Sports journalists are hoping for the days of talking to athletes like this photo in 2015 in the Patriots' locker room. Photo courtesy of The Boston Globe.
June 15, 2022

As pandemic continues, locker room access a concern

Nathan Han

National Basketball Association commissioner Adam Silver hit a nerve with media in Februrary at the NBA’s All-Star weekend. The league’s commissioner signaled a possible end to locker room access for media members, citing privacy and health and safety concerns as to why returning reporters to the locker room was “not going to be so easy.”

At the start of the COVID-19 pandemic, the NBA, NHL, MLB and MLS released a rare joint statement restricting locker room access only to players and essential team employees.

“It was a nightmare scenario for reporters,” Bryan Curtis, the editor-at-large of The Ringer, said. “Access would be taken away for a perfectly legitimate health and safety reason. But then, commissioners would realize they liked it better that way.”

The next day, Curtis, who has covered the sports media industry for over a decade, wrote about reporters’ fear about the loss of locker room access post-virus. He called the lack of locker room access like “trying to do sportswriting with a blindfold on.”

The fear of the loss of locker room access hasn’t been abated yet. The NHL was the first of the four major sports leagues in the country to open its locker room doors to media members who were masked and vaccinated in September 2021.

However, the league allowed teams to set their own policies based on local rules. For example, the New York Rangers returned closely to pre-pandemic policies. But their crosstown opponents, the Islanders, announced all interviews of players and coaches would be conducted over video calls.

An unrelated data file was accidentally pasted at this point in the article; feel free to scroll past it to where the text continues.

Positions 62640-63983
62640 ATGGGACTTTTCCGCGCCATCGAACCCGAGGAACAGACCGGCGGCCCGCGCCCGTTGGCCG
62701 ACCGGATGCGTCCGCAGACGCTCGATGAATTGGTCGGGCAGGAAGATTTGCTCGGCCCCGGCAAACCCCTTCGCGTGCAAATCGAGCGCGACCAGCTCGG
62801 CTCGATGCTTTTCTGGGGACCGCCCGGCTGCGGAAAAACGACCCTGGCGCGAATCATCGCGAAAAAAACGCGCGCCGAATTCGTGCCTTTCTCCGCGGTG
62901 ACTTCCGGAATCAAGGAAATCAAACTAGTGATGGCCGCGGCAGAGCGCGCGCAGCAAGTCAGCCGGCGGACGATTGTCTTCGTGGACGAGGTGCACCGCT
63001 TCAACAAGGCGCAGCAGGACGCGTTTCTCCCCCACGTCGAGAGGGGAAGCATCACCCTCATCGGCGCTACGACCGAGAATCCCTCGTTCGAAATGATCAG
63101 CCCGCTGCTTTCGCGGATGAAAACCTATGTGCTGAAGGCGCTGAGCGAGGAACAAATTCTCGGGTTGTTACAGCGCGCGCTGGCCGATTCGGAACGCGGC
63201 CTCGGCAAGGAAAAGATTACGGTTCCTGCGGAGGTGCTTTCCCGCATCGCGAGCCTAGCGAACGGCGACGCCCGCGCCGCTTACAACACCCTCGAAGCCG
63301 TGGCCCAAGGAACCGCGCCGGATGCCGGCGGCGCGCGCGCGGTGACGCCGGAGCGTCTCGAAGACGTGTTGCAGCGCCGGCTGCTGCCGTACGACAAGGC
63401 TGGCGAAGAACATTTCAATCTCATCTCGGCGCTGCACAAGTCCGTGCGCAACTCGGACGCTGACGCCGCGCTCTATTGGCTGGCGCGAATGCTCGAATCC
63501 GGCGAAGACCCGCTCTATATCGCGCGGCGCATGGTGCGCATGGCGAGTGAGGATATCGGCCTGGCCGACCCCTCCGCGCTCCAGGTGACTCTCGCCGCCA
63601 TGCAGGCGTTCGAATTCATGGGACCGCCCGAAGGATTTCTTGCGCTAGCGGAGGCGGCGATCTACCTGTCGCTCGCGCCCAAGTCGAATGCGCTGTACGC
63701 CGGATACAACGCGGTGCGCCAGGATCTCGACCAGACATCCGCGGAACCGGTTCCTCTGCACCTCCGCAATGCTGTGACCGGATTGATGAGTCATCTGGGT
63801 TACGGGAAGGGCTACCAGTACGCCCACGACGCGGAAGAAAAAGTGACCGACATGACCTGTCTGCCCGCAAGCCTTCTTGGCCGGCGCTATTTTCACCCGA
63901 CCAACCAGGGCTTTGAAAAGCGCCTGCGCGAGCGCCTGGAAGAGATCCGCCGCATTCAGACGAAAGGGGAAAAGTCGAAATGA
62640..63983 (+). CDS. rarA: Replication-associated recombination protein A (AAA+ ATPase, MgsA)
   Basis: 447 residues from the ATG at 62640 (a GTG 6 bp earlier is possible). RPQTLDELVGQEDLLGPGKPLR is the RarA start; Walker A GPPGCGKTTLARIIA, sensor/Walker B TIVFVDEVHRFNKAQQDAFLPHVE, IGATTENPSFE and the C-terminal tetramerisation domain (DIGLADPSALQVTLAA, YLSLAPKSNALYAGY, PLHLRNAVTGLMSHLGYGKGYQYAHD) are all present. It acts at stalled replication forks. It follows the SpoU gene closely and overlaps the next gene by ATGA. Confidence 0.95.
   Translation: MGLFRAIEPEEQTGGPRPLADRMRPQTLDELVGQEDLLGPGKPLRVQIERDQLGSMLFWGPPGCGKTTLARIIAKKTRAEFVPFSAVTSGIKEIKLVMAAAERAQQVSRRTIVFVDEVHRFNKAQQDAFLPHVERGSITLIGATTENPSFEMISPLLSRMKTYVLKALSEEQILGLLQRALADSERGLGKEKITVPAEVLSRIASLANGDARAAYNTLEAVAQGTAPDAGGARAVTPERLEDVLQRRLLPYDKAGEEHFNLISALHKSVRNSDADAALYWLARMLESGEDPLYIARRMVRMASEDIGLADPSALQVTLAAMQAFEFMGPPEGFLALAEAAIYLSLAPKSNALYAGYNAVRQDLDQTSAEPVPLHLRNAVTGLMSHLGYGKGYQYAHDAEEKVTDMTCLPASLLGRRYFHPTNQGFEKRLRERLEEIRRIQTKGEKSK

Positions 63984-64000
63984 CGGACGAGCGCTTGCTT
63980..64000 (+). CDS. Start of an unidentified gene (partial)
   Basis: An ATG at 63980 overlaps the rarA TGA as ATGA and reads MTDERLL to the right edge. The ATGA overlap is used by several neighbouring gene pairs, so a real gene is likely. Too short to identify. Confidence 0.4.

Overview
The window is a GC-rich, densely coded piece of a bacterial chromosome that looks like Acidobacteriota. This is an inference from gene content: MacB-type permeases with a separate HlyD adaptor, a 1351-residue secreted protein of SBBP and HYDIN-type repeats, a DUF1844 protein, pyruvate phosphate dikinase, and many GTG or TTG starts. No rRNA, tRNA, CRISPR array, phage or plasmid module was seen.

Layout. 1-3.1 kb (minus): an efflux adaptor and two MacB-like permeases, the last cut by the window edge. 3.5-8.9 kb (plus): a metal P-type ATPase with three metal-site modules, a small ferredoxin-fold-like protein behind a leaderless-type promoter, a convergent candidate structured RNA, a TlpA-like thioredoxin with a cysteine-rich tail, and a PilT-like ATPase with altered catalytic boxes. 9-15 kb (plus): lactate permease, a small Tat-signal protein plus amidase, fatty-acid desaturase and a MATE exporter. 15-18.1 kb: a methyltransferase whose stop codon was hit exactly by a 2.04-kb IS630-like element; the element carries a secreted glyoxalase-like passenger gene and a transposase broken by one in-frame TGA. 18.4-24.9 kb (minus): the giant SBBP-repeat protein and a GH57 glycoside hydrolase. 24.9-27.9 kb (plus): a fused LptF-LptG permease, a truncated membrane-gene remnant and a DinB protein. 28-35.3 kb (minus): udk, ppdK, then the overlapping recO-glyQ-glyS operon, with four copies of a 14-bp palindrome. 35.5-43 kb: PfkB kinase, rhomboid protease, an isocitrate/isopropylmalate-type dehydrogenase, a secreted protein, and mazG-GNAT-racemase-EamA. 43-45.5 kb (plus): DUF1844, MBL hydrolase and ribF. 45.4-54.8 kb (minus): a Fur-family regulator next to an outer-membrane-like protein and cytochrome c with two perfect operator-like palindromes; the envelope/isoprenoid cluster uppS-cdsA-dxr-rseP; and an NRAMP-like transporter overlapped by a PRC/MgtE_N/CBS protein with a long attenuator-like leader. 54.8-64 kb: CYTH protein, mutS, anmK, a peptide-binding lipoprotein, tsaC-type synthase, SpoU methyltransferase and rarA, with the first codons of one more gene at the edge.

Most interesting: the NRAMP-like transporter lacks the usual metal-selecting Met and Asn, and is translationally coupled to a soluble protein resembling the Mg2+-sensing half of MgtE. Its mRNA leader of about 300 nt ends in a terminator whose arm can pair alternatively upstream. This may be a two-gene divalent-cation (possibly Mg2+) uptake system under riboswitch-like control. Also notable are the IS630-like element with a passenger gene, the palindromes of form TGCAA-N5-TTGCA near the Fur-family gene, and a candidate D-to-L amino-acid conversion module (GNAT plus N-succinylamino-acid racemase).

But Zoom interviews just couldn’t replicate locker room access, reporters said. Lindsay Jones, president of the Pro Football Writers of America, said while beat writers across sports have been doing an admirable job under the circumstances, it felt like “we’d all been kind of faking it.”

“The relationships  are the foundation of what we do,” said Jones, who covers the NFL for The Athletic. “Those are built during that locker room time. So all those ideas of, ‘What’s wrong with podiums?’ or ‘Why can’t we do a mixed zone?’  Because you don’t get to build relationships there. 

“You don't get to talk to guys regularly about what they're interested in off the field,” Jones added. “What their hobbies are, what their passions are, where they grew up, what their wives do, what sports their kids are playing. Just all the stuff that really enabled you to as a reporter to get to know these guys as human beings, and for them to get to know you as a person  to just build that trust.”

NFL commissioner Roger Goodell confirmed good news for Jones and her fellow reporters at the PFWA on March 29, announcing open locker rooms for the 2022 season after only “up to three team-employed PR/media people” were allowed in locker rooms this past season.

Jones is still cautious about taking any victory laps with the ever-changing nature of the COVID-19 virus and its variants. Goodell’s announcement won’t be tested until the league kicks off play in September. Even in pre-COVID times, locker rooms weren’t generally open during the offseason, Jones said.